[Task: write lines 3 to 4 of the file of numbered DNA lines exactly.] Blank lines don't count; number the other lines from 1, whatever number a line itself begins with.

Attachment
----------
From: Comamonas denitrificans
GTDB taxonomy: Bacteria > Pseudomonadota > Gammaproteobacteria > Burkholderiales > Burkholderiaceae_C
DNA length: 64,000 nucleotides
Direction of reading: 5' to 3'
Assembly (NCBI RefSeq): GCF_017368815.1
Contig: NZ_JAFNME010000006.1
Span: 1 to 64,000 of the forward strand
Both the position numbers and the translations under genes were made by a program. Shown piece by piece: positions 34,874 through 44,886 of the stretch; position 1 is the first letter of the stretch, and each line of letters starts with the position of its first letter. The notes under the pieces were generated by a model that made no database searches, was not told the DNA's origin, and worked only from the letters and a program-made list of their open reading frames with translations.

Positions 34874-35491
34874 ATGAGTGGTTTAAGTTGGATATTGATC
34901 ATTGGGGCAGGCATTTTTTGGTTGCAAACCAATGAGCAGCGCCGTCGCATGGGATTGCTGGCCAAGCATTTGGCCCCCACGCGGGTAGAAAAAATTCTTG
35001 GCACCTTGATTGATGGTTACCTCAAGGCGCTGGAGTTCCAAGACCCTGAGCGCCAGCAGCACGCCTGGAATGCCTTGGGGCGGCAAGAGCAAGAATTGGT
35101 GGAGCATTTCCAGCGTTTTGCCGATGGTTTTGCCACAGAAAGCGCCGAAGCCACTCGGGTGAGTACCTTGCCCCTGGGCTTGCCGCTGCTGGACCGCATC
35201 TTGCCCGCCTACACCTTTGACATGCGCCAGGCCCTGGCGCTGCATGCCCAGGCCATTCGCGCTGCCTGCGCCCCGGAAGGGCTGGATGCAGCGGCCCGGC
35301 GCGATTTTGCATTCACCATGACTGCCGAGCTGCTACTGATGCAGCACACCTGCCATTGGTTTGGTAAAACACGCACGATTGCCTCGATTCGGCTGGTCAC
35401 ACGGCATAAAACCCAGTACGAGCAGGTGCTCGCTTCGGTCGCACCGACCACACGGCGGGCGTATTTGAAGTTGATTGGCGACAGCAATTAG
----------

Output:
DNA length: 64,000 nucleotides
Direction of reading: 5' to 3'